By Meghan McFee and Sarah Terlaga
No matter if you’re seeking a permanent position or a temporary engagement, when you’re searching for a job you may be feeling nervous, mixed with a bit of excitement.
Your dream job, even if it’s a temporary role, could be just around the corner.
For those job seekers looking for temporary positions, either as part of a freelance lifestyle or a bridge to permanent employment, the emotional roller coaster of the contract job market can be thrilling – and stressful.
The temp market moves eons faster than the traditional job market with some assignments starting the day after an interview – if there is even an interview at all.
It is easy to remain upbeat during a job search -- for the first days and weeks anyway.
After that, if you’re not seeing much activity, you may start to feel down or discouraged. But don’t lose faith!
Here are some tips to help you stay positive throughout your temp job search:
Yes, it’s true that the interview and hiring process for temp positions is typically faster than with permanent posts.
However, the temp market is always changing. You may have a week where you have ten interviews, and then two weeks without one.
What’s the typical length of a temp job search? There isn’t one. It could be three days, six months, or more.
There is such a huge range because the market is so unpredictable and a “temporary” assignment can vary from a daylong data entry job to a nine-month web development project.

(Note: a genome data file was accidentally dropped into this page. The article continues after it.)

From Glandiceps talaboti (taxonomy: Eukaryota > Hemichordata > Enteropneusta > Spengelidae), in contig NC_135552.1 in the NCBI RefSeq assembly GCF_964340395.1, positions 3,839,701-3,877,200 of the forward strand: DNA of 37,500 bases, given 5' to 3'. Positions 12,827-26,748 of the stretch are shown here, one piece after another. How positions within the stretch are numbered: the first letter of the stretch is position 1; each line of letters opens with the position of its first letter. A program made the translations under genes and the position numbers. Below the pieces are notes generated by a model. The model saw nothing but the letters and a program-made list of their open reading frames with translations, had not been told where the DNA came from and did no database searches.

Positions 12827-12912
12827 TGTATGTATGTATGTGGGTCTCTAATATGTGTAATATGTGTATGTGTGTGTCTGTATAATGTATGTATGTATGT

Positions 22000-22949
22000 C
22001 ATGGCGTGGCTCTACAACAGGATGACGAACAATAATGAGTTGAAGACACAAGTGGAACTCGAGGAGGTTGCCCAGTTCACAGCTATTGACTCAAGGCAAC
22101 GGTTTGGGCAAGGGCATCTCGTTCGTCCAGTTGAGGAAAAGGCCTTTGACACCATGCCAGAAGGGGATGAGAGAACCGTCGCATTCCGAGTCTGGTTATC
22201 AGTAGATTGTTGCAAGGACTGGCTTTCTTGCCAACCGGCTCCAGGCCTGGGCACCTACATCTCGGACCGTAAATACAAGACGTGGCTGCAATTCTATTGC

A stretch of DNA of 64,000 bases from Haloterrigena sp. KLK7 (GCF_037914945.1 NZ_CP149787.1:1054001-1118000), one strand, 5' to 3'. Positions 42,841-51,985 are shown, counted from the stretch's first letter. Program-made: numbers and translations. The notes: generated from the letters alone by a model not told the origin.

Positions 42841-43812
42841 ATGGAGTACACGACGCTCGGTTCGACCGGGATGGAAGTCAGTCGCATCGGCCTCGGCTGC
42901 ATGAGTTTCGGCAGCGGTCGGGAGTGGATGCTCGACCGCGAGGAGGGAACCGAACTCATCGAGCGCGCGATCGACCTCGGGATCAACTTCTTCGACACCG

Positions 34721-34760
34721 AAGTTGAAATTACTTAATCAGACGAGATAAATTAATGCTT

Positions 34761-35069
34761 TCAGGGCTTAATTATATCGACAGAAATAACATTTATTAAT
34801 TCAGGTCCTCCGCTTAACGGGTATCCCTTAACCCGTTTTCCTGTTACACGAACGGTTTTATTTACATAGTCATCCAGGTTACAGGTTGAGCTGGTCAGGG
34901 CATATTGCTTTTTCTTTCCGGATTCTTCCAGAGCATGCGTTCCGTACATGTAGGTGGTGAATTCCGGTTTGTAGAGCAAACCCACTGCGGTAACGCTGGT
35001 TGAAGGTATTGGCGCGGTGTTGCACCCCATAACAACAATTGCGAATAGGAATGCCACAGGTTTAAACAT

The more complex the work, the longer the search could take.
It’s important to know that the number of interviews you get is market driven. A lack of interviews doesn’t mean you’re lacking an important characteristic or skill. Try not to take the radio silence personally.
It’s possible that you may need to expand your target job requirements. More flexibility in your parameters may result in an uptick of interviews.
Also, if you do go out on 10 interviews and none of them pan out, don’t lose hope. There are more interviews in your future. You and your recruiter just haven’t found the right fit -- yet.
When you have multiple interviews you can feel euphoric, while a dearth of appointments can leave you disappointed. These swings are natural, but you need to keep them in check, particularly when talking with hiring managers.
Confidence is an admirable quality, but don’t come off as pompous. Candidates have been known to blow interviews because they’ve gone in with the attitude of “I am so in demand, they’d be lucky to have me.” Others have lost out on opportunities because they came off as timid or desperate.
Do your best to stay even-keeled. And always interview to get the job.
Once you have the offer, you can decide if you want it.
Just like when looking for a permanent job, before you start your search, know what you want in your next temp assignment.
What are you looking for? What is non-negotiable? Where can you make concessions?
Consider things like the length of the contract, the type of work, and your commute. You want to be flexible enough that you have choices, but picky enough that they are all real options. This self-reflection at the start will help you explore new opportunities while staying true to your core values.